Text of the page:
After relaxing in Toulon for a long weekend we decided to see more of Marseille on Day 20. The dilemma confronting us was figuring out which part of this city’s splendors we would tackle. Luckily the super hot weather aided our decision – we set out to see the corniche (the road that runs along the coast and faces the Mediterranean Sea). The corniche is several miles long and offers various parts: beaches, port/industrial areas and the “calanques” which are these incredible jagged rock formations (typically limestone) in form of deep valleys. We went past the beaches (which looked awesome) and drove to the end of the road (about 20 mins outside the city). Along the way we went through one little village called Goudes (in which I noticed a friendly Irish Pub), and later ended up in the little porttown of Callelongue. A winding uphill road gave us breathtaking views of the Mediterranean on the right and the rocky landscape on the left (some of them are several hundred meters tall and some alsohave caves inside them). They are almost white or very light grey in appearance which artistically combines with the turquoise/deep blue Mediterranean and the bright blue sky (it’s as if nature picked up a paint brush and gave us a masterpiece). The entire road is hugged by the “calanques” which slopes at various intervals. Coming around a sharp left turn up a hill we got the first glimpse of the little fishing town which seemed to be nestled into the rock. Big “Wow” was my way of taking it all in. Small village is probably an overstatement as there probably no more than twenty houses and a restaurant where we cooled off with an “apero” (as the french say) – short for aperitif. The region’s acclaimed spirit (Pastis) filled Brigitte’s glass while I settled for a Perrier. You know you are in Marseille when the price of a Pastis is less than that of aPerrier! From there we went up and down the calanques by foot and captured a few pictures that will stay with us forever – ruggedwhite rocks growing out of the deep blue sea..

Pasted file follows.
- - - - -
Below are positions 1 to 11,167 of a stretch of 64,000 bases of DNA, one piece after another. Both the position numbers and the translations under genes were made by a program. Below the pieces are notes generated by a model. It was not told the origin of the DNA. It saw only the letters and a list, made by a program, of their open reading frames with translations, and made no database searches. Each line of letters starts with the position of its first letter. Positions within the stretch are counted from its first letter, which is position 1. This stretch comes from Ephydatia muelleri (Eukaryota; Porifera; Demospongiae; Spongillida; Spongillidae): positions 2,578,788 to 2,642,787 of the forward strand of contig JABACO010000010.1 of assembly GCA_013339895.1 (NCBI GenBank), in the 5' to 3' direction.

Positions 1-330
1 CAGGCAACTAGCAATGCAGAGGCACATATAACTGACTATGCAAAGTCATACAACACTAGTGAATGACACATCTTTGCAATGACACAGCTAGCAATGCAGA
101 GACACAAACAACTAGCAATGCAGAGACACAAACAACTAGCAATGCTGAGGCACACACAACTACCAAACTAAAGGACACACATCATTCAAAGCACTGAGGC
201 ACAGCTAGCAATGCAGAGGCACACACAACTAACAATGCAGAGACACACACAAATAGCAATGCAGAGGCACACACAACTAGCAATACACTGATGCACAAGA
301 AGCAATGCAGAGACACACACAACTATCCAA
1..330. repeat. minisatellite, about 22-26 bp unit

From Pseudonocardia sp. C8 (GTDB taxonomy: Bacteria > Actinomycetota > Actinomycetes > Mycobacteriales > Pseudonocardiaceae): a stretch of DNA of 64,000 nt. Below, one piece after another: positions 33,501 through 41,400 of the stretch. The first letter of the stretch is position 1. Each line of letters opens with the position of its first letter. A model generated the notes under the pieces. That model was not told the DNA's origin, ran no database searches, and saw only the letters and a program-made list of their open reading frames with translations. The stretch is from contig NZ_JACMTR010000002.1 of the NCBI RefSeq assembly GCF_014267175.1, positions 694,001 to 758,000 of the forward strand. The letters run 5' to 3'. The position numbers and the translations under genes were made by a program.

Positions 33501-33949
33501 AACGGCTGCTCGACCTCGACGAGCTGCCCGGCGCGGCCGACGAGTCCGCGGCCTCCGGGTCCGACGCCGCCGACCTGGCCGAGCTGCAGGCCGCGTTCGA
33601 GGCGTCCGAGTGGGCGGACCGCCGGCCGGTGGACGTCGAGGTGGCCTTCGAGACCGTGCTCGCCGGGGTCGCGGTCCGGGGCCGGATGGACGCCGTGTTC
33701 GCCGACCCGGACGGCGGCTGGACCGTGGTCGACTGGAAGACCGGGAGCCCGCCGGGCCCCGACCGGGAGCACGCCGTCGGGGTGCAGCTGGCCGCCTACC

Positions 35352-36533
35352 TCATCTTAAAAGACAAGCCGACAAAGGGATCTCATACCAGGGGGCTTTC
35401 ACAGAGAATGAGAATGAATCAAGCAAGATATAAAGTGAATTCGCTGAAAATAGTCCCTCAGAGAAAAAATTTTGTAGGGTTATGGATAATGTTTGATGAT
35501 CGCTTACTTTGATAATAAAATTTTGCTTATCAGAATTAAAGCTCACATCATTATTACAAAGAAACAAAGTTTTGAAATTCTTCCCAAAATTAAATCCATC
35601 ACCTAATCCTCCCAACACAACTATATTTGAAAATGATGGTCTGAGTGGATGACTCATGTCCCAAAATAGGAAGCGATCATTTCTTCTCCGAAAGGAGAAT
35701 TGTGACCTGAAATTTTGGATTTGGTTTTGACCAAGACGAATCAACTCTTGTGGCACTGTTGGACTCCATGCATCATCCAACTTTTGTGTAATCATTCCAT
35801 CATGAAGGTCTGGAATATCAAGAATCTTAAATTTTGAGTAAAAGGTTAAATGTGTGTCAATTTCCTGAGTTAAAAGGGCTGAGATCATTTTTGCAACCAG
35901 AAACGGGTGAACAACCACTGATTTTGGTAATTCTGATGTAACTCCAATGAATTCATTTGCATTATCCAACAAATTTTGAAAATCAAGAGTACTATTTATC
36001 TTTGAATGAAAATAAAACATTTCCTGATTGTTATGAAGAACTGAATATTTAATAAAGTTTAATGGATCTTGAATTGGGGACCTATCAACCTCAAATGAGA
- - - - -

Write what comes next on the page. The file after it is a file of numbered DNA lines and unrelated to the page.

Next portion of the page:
As it happened, today was the summer solstice and also the “Jour de la Musique” or International Music Day. So around 9pm with the sun still clinging onto the horizon, we headed towards the Cours Julien for the spontaneous music fest. Cours Julien can be best described as the east village – a very trendy hangout for the city’s “cooler” crowd. The scene tonight was that of battling DJs, live bands and solo acts all confined within the narrow streets of the neighborhood. Walking around wefound ourselves indulging in a concoction of house, samba, blues, hip-hop, rock,reggae, and more house. The atmosphere was electric, rhythmic crowds filled the streets moving from one act or listening pocket to the next (which was our MO too). By 10pm the party scene was full on jumping as the sun had finally succumbed.